Last night, I turned on Lifetime and I watched Daughter for Sale!
Why Was I Watching It?
Well, the main reason was because the film was on Lifetime and I always enjoy live tweeting Lifetime films. There’s a strong community of Lifetime live tweeters. We all appreciate Canadian location shooting and unapologetic melodrama.
Add to that, Daughter For Sale is a great title. When you see that a movie is called Daughter for Sale, you really have no choice but to watch.
What Was It About?
Annalise O’Neil (Emily Rose) is a newly appointed judge. We know this because 50% of her dialogue consists of her telling people, “I’m a judge.” She also lives in a house that is almost totally made of glass. Seriously, it’s all windows and there’s no privacy.
Anyway, when the movie starts, she’s celebrating being a judge by throwing a party at her glass house. When she tells her teenage daughter, Carly (Emily Tennant), to put on a pink dress and come downstairs to the party, Carly responds by cutting the dress into pieces and then sneaking out of the house. Somehow, nobody notices her running away, despite the fact that the house is almost all window.
Anyway, Carly wanders around Vancouver for a while and then ends up getting kidnapped by a human trafficking ring that is operated by a pretend do-gooder named John Gallant (Antonio Cupo). Working with a whiny, leather jacket-wearing detective named Derek (Chris Kalhoon), Annalise searches for her missing daughter. (Her search basically consists of approaching random people and saying, “I’m a judge.”) Will Annalise and Whiny Detective Man be able to find Carly before she’s sold to the highest bidder?
Particularly for a Lifetime film, Daughter For Sale looked really good. The shadowy cinematography created the perfect sense of menace. The warehouse that Carly was kept in was pure nightmare fuel. We tend to take production design for granted but the people responsible for the look of Daughter for Sale outdid themselves.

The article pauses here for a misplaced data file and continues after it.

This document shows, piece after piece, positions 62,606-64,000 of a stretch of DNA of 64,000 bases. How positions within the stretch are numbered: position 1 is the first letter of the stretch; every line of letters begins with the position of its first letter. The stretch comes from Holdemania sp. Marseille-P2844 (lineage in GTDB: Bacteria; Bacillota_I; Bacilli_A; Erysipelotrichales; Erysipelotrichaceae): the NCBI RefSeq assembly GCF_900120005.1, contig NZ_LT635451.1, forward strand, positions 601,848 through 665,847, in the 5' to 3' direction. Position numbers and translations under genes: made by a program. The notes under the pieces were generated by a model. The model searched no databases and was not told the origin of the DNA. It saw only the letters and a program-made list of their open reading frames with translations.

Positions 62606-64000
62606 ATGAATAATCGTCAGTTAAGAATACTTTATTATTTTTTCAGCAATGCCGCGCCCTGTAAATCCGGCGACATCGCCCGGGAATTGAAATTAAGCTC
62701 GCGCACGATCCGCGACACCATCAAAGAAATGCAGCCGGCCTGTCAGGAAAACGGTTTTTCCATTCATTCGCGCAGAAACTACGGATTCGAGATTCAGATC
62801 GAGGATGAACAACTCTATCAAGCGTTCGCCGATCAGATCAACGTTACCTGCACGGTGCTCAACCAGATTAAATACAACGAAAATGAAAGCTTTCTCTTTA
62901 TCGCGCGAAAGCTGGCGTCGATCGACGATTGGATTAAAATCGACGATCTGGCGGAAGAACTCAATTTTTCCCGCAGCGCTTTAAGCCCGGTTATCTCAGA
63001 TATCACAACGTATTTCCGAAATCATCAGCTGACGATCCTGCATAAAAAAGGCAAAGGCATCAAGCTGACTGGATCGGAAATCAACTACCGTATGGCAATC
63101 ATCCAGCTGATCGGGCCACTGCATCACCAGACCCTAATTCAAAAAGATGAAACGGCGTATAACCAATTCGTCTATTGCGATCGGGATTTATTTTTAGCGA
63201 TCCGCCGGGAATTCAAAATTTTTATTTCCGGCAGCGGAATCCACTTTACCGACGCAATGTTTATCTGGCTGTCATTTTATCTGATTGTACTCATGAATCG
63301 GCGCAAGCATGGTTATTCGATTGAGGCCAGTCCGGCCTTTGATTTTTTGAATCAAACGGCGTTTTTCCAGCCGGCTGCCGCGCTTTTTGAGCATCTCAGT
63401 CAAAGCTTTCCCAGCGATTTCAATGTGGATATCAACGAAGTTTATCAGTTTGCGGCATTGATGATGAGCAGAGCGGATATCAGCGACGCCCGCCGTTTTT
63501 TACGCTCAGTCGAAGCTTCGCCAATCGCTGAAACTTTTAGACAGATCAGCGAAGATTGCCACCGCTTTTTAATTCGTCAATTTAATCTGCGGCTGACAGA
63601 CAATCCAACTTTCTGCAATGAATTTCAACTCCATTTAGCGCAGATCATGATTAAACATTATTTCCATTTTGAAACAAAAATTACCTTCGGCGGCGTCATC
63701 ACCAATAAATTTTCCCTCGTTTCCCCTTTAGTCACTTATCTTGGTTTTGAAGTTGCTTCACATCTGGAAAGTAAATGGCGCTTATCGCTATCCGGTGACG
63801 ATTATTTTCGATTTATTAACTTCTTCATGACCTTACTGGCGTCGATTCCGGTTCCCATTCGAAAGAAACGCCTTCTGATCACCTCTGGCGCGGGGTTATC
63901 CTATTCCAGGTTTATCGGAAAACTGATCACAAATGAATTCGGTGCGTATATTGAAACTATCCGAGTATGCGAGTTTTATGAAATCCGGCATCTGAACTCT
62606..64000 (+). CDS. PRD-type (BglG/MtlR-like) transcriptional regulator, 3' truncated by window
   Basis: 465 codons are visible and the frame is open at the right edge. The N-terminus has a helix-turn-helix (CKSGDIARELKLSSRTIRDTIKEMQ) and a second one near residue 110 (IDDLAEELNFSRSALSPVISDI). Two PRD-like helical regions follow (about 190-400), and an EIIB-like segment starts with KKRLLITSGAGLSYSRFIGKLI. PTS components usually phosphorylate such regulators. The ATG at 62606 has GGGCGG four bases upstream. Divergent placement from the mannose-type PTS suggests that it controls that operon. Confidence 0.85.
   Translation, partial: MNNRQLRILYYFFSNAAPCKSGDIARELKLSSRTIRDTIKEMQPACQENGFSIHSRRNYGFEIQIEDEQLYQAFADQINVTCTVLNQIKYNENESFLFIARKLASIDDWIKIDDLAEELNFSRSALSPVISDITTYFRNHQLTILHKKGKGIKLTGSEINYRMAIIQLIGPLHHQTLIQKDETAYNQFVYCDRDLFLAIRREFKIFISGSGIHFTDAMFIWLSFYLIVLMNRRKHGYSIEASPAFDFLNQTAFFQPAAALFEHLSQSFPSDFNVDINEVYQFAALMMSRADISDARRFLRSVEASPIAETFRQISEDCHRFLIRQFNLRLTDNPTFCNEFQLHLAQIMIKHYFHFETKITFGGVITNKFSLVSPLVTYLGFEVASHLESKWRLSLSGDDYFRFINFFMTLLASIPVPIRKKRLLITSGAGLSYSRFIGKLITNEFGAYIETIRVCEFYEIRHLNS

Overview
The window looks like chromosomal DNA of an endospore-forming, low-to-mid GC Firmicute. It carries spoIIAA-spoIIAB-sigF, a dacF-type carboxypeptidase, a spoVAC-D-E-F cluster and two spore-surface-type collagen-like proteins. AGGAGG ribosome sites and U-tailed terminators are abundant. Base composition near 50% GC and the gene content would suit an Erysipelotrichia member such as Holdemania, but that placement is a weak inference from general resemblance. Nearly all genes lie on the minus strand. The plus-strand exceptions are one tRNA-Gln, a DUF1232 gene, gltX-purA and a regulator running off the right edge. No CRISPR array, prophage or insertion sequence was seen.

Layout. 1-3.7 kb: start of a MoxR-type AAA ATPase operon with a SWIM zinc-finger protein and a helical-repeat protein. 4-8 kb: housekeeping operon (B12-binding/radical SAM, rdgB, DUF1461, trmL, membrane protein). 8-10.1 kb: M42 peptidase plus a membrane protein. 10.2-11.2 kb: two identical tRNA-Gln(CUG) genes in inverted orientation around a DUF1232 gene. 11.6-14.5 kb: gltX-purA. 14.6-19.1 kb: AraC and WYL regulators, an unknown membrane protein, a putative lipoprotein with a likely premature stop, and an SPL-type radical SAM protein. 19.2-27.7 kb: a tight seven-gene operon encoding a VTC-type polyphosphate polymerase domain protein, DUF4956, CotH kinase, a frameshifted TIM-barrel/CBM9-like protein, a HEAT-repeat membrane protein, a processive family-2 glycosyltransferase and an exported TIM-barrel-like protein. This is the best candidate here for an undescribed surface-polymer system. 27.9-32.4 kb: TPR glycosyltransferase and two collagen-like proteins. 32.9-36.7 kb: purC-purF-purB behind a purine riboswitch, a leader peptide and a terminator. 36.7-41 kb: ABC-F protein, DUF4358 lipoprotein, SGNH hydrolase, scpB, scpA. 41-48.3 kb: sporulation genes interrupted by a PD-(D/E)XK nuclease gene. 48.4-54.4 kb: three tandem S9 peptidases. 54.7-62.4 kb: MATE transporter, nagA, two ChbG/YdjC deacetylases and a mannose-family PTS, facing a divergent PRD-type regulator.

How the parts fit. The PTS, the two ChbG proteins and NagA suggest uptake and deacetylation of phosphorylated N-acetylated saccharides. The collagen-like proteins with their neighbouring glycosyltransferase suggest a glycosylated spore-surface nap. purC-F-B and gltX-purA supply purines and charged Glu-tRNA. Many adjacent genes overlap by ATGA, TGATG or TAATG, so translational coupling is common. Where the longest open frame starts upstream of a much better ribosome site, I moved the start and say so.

Emily Tennant did a pretty good job as Carly. (Remarkably, despite spending about a month in a dirty old warehouse, Carly’s hair and makeup remained perfect throughout the entire movie.) Antonio Cupo was properly sleazy as the bad guy. I enjoyed the way the film contrasted Gallant’s public image with the monstrous reality of who he truly was.
What Did Not Work?
“I’m a judge.” Yes, we know, Analise! You don’t have to mention it every two minutes! You being a judge certainly isn’t going to get your daughter out of that warehouse…
This was one of those films where everyone continually switched from being super competent to being super stupid, depending on what was necessary for the scene. Analise, in particular, was always either a genius or the most naive jurist in history. Meanwhile, John Gallant was able to run a halfway house, a charity, and an international sex trafficking ring but he wasn’t smart enough to hide the incriminating evidence in his office. If you’re going to send a thug to beat up a judge, it might be smart to not allow yourself to then be seen, in public, hanging out with the exact same thug. Or, at least, that’s the way it would seem to me.
“Oh my God! Just like me!” Moments
“I’m a judge!”
No, actually, I’m not. But if I was, I would probably remind everyone every chance I got as well.
She’s a judge!